And the explosion of noise in Staples Center. A building where now everyone was hugging and high-fiving everyone, whether you knew them or not. You were now there with your 19,000 best friends. Los Angeles is not like that, you don’t talk to your neighbors, or the guy in the next seat. But on this day we all knew we were witnessing one of the best sports moments of our lives. Los Angeles felt like a family.

Shaq did that. I’m going to miss him for all of it.

Kings player after beating Bulls: ‘Uh-oh, another 2 1/2-hour practice for them tomorrow’

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New coach Jim Boylen has ruled the Bulls with an iron fist. His abnormally frequent and lengthy practices nearly inspired a mutiny by his players.

A 108-89 home loss to the Kings last night likely won’t ease attention in Chicago. Especially with the opponent piling on afterward.

Chicago Sun-Times:

The Bulls are the laughingstock of the NBA right now.

Even the Kings – the Kings!are mocking them.

Did Knicks have shot at LeBron James last summer? Mic picks up interesting line

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After the Los Angeles Lakers knocked off the Miami Heat in dramatic fashion Monday night, every camera person in the building rushed over to where LeBron James and Dwyane Wade were standing.

It was the last time these two men would share a court, and it was an emotional farewell as they hugged and exchanged jerseys, the cameras and mics picking up every moment.

Including when Wade thanked LeBron for seeing that their last game was played at Staples Center, one of the legendary venues of the league. But it was LeBron’s response that turned heads:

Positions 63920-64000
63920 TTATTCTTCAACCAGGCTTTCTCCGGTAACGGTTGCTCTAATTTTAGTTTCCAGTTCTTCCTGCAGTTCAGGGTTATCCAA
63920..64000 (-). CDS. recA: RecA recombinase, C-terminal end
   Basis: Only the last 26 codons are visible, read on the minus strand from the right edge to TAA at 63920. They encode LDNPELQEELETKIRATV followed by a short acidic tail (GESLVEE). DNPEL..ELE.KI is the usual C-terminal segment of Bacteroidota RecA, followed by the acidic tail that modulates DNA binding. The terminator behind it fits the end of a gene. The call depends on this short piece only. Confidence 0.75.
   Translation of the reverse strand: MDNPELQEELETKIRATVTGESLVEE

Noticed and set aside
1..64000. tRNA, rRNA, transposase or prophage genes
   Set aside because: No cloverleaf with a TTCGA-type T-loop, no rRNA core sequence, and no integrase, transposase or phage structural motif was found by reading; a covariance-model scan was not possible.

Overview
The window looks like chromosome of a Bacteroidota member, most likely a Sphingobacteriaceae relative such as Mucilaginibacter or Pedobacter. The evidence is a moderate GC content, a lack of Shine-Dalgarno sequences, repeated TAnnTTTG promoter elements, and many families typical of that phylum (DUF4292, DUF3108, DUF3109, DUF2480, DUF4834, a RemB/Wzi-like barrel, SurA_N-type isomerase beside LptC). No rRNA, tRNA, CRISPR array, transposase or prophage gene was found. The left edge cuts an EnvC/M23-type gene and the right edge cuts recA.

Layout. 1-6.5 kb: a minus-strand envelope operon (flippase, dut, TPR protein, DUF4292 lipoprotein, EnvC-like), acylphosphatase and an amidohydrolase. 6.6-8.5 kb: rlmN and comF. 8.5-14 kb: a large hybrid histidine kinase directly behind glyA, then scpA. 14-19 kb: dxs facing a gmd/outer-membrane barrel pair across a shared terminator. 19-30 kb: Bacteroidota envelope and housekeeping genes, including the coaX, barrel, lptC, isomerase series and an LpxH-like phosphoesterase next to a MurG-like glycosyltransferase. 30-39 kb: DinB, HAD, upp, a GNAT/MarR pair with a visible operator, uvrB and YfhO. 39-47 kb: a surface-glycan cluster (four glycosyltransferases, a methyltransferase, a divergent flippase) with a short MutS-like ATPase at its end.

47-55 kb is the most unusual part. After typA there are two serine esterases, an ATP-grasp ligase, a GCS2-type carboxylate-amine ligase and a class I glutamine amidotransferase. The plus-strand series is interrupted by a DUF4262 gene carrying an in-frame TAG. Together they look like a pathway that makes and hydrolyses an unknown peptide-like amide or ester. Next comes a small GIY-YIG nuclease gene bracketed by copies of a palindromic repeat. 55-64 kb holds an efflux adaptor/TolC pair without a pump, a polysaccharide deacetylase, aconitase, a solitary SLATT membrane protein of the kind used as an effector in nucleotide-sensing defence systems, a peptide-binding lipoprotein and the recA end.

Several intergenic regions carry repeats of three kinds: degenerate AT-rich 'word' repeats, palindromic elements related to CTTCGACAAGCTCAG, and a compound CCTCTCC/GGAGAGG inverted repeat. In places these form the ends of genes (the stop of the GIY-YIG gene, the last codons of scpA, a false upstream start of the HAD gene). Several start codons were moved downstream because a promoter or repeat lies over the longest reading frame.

“It was either here or The Garden. That’s it.” 

Did the Knicks actually have a shot at LeBron last summer?

It doesn’t seem that way, considering LeBron made his decision to go to Los Angeles within 24 hours of the official start of free agency. There was no meeting with the Knicks, no serious contact in any way.

What LeBron was referring to (I think) was having their final game in one of the two brightest spotlights, one of the two most legendary venues in the NBA. Madison Square Garden and Staples Center have a vibe before Knicks and Lakers games that just doesn’t exist anywhere else — even when their teams are bad the venues are special and guys raise their games. It’s a combination of the markets, the big fan bases, and the history of the franchises, and the buildings (Shaq and Kobe basically built Staples Center). Much like a baseball game at Yankee Stadium/Fenway Park/Wrigley Field, there’s just something special about it that’s hard to quantify. It’s just different there.

That’s why the final game for LeBron and Wade had to be in Los Angeles or New York.

But Knicks fans, go ahead and dream of what might have been.

Three Things to Know: LeBron James and Dwyane Wade’s friendship changed the NBA

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Every day in the NBA there is a lot to unpack, so every weekday morning throughout the season we will give you the three things you need to know from the last 24 hours in the NBA.